As reported in NJ.Com, the New Jersey League of Municipalities stopped short of taking an official position on Gov. Chris Christie’s proposed pension reforms but stated the proposed changes could disenfranchise workers and trigger a mass exodus of local workers. Executive Director Bill Dressel shared the league’s concerns in a letter to the governor late last week, saying it had concerns about some of the recommendations and wants a seat at the table.
“There are questions being raised by municipal officials both in a capacity as an employer, because we’re the ones responsible for paying the bills, and from the workforce perspective,” Dressel said today.
A special commission appointed by Christie released a long-awaited report last week recommending drastic changes to the state’s pension and heath plans, including freezing the existing pension system and moving active employees into a hybrid of a traditional defined-benefit pension plan and a 401(k)-like defined-contribution plan.
Dressel said his group has not taken a formal position on the proposal and stated that changes are necessary. However Dressel also stated that “these are major white knuckle issues that have got to be discussed.” and “The proposal to freeze existing pensions, without qualification, could inspire the mass exodus of key local administrators and professionals, giving them no time to train and mentor their successors,.” “This loss of experience and expertise would have a deleterious impact on the efficiency and effectiveness of local programs and services.”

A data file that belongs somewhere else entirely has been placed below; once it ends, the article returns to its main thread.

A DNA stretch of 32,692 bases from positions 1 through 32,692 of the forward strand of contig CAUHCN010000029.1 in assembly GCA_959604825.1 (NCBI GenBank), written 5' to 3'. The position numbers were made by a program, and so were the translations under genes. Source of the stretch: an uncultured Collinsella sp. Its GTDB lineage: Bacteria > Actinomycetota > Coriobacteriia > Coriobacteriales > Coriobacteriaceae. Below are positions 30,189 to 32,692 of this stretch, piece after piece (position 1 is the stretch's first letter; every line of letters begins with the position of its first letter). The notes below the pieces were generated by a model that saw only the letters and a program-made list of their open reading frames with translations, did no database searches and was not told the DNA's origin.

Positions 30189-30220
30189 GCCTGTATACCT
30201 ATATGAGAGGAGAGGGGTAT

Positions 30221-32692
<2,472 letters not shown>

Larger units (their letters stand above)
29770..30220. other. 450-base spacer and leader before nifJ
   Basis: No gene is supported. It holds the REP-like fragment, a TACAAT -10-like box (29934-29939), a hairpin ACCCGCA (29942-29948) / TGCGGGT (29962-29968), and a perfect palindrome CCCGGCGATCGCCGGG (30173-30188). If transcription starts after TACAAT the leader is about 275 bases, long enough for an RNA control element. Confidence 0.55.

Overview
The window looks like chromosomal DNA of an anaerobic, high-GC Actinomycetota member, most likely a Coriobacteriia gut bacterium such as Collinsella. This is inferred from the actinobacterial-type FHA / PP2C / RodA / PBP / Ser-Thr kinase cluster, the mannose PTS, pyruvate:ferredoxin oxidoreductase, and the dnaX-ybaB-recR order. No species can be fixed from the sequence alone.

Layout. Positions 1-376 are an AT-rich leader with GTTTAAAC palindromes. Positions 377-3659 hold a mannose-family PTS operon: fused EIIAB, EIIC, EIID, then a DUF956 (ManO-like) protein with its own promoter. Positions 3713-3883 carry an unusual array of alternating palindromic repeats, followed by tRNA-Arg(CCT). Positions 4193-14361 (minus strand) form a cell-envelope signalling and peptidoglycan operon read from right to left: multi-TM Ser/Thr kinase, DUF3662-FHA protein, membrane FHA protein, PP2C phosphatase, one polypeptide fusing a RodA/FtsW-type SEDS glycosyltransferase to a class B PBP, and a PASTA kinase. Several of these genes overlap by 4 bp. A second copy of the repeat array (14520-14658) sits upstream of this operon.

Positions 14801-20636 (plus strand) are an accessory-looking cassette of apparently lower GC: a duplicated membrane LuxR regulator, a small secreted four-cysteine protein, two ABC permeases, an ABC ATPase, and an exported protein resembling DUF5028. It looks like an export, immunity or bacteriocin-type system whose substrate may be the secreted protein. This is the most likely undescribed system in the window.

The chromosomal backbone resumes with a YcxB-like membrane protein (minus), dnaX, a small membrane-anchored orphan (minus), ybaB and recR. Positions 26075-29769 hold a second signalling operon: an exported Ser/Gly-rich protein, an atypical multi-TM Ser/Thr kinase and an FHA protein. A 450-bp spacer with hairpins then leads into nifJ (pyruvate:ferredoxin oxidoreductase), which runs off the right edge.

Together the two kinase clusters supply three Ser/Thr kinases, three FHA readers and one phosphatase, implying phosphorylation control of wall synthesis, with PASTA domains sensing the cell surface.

In accordance with Christie’s proposed plan Employees’ health care coverage would also be reduced and they would have to pay more out of pocket toward their health care coverage. In exchange, the state would constitutionally protect pension payments after decades of shortchanging them. How interesting–another proposed promise to fund the pension system from Governor Christie.
Christie’s commission noted in its report that aspects of the plan would likely be unpopular, but that its members “believe in time they will be viewed as the best way to move forward.” The commission stressed that with $83 billion in unfunded pension liabilities, $53 billion in unfunded health care liabilities and soaring annual pension payments, New Jersey can little afford to drag its feet on making these changes. “The need for urgency in adopting a solution cannot be overstressed. The already narrow window for a reasonable solution is closing fast,” the commission wrote.
The New Jersey League of Municipalities is often viewed as a “conservative” organization that often opposes proposed legislation that favors public employee rights regarding employment. The fact that this organization is calling Christie’s proposed plan into questions should leave the Governor scratching his head and questioning whether there is a better option available.